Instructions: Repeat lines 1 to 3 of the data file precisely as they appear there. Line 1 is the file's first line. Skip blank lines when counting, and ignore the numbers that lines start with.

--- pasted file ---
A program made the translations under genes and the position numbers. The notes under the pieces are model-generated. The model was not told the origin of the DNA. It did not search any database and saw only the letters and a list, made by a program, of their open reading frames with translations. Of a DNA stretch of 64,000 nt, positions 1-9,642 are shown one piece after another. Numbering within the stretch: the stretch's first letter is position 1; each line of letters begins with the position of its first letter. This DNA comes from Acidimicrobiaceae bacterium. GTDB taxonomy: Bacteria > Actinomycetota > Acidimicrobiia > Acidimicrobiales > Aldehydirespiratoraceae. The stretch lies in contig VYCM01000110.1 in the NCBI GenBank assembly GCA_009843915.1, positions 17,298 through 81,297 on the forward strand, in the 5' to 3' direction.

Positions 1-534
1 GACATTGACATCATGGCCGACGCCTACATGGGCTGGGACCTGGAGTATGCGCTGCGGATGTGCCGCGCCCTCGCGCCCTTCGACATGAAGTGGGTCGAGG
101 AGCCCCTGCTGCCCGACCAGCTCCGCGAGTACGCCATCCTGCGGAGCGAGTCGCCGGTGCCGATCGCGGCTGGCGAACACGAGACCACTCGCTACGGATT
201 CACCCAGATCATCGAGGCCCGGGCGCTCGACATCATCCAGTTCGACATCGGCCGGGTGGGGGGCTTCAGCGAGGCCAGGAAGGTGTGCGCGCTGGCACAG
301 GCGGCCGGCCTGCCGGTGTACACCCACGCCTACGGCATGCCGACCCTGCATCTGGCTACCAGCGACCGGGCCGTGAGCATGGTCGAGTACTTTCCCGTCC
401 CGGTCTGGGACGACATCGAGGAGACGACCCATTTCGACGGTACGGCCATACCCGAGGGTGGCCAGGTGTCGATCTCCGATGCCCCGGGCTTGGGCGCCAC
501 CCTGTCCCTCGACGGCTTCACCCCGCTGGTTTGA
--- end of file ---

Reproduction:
A program made the translations under genes and the position numbers. The notes under the pieces are model-generated. The model was not told the origin of the DNA. It did not search any database and saw only the letters and a list, made by a program, of their open reading frames with translations. Of a DNA stretch of 64,000 nt, positions 1-9,642 are shown one piece after another. Numbering within the stretch: the stretch's first letter is position 1; each line of letters begins with the position of its first letter. This DNA comes from Acidimicrobiaceae bacterium. GTDB taxonomy: Bacteria > Actinomycetota > Acidimicrobiia > Acidimicrobiales > Aldehydirespiratoraceae. The stretch lies in contig VYCM01000110.1 in the NCBI GenBank assembly GCA_009843915.1, positions 17,298 through 81,297 on the forward strand, in the 5' to 3' direction.

Positions 1-534
1 GACATTGACATCATGGCCGACGCCTACATGGGCTGGGACCTGGAGTATGCGCTGCGGATGTGCCGCGCCCTCGCGCCCTTCGACATGAAGTGGGTCGAGG